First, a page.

Apple is about to release the iOS’ version 8 in the upcoming time period. There is a rumor going on that the new operating system will enable customers to scan their credit and debit cards. Evidently, it is a new mobile payment option, which is a big step coming from the situation right now; everyone has to manually enter their card info for a transaction to get through.

So how does the scan your credit card system work in iOS 8?

It’s simple. According to Apple, you just have to make regular online purchase for the system to work. The system will prompt you to scan your credit card/ compatible payment card by taking a snap through the phone’s camera. The photo is uploaded to a secure server where it is converted into readable format by the payment accepting company or vendor.

On a positive note, this process can feature many things, such as, but not limited to:

  • You will not have to enter your credit card info in iOS8 over and over again.
  • Time saving and one-time process.

However, Apple has not fully tapped the mobile payment market. Back in 2012, they introduced the Digital Wallet and Passbook app, but fail to meet consumer expectations. The entire process was like a baby step. Android, on the other hand, has already been facilitating customers with mobile and in-app purchases.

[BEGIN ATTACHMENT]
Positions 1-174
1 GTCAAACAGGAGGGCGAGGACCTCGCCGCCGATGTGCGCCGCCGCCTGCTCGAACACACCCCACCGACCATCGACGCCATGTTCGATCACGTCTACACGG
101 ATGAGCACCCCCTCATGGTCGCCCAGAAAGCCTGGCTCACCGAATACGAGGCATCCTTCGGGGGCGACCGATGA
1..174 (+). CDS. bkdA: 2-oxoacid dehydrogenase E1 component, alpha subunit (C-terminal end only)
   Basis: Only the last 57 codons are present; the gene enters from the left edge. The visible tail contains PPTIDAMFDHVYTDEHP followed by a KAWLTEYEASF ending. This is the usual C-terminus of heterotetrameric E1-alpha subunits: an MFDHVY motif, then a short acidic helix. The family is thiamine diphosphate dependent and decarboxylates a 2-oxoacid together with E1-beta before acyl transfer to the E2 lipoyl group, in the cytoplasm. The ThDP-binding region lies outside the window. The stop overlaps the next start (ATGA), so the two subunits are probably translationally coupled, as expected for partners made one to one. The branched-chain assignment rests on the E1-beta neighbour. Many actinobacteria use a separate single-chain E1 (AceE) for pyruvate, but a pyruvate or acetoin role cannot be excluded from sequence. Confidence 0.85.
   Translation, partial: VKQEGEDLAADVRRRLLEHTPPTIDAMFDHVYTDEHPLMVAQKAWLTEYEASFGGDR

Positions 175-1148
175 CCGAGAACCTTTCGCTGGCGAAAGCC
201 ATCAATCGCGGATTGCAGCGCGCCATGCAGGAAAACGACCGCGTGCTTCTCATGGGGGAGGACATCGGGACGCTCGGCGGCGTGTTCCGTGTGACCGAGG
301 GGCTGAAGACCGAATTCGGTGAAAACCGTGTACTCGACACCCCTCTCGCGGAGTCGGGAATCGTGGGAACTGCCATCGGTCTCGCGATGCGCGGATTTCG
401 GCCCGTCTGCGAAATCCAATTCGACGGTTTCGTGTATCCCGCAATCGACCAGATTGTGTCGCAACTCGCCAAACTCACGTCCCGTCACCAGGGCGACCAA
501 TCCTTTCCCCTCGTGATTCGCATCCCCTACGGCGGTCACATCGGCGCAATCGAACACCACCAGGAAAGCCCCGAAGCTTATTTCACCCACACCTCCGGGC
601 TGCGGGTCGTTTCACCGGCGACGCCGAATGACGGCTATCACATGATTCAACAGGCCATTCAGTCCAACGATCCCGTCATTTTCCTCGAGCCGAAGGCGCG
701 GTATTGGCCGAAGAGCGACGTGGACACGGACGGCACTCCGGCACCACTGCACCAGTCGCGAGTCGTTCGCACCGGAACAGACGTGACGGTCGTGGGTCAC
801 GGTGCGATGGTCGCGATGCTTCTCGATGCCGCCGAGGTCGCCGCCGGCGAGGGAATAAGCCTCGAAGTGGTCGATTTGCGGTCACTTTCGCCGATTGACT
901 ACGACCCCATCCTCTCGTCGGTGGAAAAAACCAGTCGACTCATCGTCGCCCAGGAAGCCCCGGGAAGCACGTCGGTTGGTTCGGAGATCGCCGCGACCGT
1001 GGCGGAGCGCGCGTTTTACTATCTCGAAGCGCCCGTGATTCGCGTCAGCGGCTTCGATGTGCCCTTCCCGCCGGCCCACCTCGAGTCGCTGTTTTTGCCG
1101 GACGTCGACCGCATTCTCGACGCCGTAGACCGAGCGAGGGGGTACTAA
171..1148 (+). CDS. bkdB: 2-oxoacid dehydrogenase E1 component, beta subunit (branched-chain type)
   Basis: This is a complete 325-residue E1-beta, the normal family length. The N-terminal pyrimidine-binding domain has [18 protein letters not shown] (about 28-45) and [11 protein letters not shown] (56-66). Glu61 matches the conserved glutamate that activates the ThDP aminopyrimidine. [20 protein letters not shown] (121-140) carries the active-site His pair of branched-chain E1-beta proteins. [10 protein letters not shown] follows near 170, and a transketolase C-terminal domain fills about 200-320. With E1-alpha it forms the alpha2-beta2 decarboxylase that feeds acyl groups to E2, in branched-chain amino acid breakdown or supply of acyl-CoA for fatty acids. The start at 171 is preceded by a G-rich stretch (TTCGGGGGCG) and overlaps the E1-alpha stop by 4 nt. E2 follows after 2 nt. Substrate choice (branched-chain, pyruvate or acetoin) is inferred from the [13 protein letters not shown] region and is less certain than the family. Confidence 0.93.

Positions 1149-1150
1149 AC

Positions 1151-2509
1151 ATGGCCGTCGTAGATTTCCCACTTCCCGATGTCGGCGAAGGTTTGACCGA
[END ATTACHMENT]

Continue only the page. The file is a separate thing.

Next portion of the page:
For Apple’s scan your credit card, and pay through it, option to work, they need to fully implement the NFC module as well. NFC, otherwise known as: Near Field Communications technology is for mobile device payments. As already mentioned a while earlier, Google is already offering NFC to its consumers through Android OS and various other platforms.

NFC Mobile payment system

By the way, Google and Apple are not the only contenders in the online mobile payment industry. There are other players and products, and not a particular benchmark to keep in view. There is always room for evolution, better, faster and swift payment options.

During the recent WWDC convention, Apple did talk about how the iOS 8 will support the credit card scanning feature, but it was done so in a fleeting sense. No in depth discussion or information was available.